After Diablo III launch, E-Games eyes long-term partnership with Blizzard

By Alexander Villafania

MAKATI CITY, METRO MANILA—Last May 15, the Philippines became one of the first countries to have launched one of the most anticipated video games this year, US-based publisher Blizzard's Diablo III.

The game's local launch was organized by Philippine publisher IP E-games, which had previously launched StarCraft II, another Blizzard game. With both games already under IP E-Games's belt, the company is dead set on bringing on a stronger partnership with the giant global publisher.

Despite having a seemingly quiet launch in the Philippines, IP E-Games executives are expecting that Diablo III will be a hit. There were at least 5,000 pre-orders going to E-games from local players.

"We anticipate that Diablo III would be a huge hit in the Philippines and we see this as a long-term partnership with Blizzard," said Heidi Anne Garayblas, chief operating officer of IP E-games.

Garayblas said that under their partnership with Blizzard, they will be selling the boxed copies of Diablo III in the Philippines, much as what it did with StarCraft II in 2010.

She identified several retail partners where it will distribute the games. Among them are Datablitz, i-Tech, Mineski, PC Hub, PCQuest, Digital Hub, Digital Walker, Warzone, and ADI.

The distribution of a triple-A title by E-Games is a departure from its original business model of distributing game clients. Its main revenue source are prepaid cards that allow players to purchase in-game virtual items to improve their character.

In addition, the games are in local domains that allow full control over the game environment and economy.

In the case of Diablo II, in-game virtual items are bought in an "auction house" that is controlled by Blizzard. Local players can also play with others outside the Philippines.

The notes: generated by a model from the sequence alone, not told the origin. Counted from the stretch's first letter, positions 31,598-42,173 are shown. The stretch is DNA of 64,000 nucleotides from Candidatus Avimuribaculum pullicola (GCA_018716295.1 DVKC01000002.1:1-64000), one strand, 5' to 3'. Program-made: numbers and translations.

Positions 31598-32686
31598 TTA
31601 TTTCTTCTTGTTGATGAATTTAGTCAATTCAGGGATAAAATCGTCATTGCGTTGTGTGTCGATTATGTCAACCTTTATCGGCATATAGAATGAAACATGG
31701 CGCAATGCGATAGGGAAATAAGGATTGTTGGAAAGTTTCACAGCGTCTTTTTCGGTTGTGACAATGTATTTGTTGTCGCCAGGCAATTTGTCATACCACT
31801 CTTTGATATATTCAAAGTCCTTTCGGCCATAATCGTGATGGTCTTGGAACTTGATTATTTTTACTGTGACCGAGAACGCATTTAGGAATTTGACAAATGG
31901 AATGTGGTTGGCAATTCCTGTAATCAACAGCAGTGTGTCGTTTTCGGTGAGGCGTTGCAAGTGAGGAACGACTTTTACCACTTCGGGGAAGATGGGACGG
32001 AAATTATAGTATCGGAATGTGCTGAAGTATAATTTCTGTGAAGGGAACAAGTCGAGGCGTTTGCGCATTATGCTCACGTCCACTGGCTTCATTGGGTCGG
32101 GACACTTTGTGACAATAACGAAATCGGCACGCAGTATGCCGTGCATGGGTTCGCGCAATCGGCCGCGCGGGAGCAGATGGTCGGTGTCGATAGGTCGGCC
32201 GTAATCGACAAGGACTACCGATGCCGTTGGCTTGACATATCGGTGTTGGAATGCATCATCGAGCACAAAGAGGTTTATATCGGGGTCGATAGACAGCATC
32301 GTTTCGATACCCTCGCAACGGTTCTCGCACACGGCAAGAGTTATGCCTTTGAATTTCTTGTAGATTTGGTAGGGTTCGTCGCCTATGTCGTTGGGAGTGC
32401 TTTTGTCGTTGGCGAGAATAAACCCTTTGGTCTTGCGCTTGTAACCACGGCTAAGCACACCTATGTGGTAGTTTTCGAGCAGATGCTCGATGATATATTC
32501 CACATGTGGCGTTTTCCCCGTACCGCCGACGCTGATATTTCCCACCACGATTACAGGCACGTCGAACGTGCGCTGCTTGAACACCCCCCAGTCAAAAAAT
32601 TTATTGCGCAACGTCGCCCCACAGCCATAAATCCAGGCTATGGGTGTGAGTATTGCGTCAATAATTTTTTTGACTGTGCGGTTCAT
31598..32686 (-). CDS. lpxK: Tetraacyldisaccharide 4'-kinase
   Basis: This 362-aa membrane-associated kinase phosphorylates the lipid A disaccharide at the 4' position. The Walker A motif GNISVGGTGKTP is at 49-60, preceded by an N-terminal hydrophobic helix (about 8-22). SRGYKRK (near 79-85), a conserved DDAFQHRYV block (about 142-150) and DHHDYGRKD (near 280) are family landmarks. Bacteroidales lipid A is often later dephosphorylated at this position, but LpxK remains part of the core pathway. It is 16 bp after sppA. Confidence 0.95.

Since Diablo III requires an Internet connection, players will connect to the Asian server of Blizzard's online gaming service.

Garayblas said that they are working out with Blizzard regarding revenue share with Blizzard especially since Diablo III will still have future purchasable expansion packs. For now, revenues still come from selling the boxed games.

Much of this anticipation is banking on the popularity of the Diablo series since it was introduced, albeit unofficially in the Philippines in 1998. Back then, Internet cafes started offering Diablo I, along with other video games that helped prop the net cafe business.

Diablo I's success was later followed by Diablo II in 2000. Due to the growth of household-based PCs, Diablo II became popular among gamers at home.

Incidentally, many players in the Philippines were able to bypass the online connectivity requirement of both the early versions of the Diablo series as they only wanted to play the single player campaign.

Still, Garayblas said they expect more Filipinos to go online to play the game.

"There's are a lot more you can do when playing online, especially with the speed of our local bandwidth. There will be a lot more to see when we have the player-versus-player update for Diablo III."

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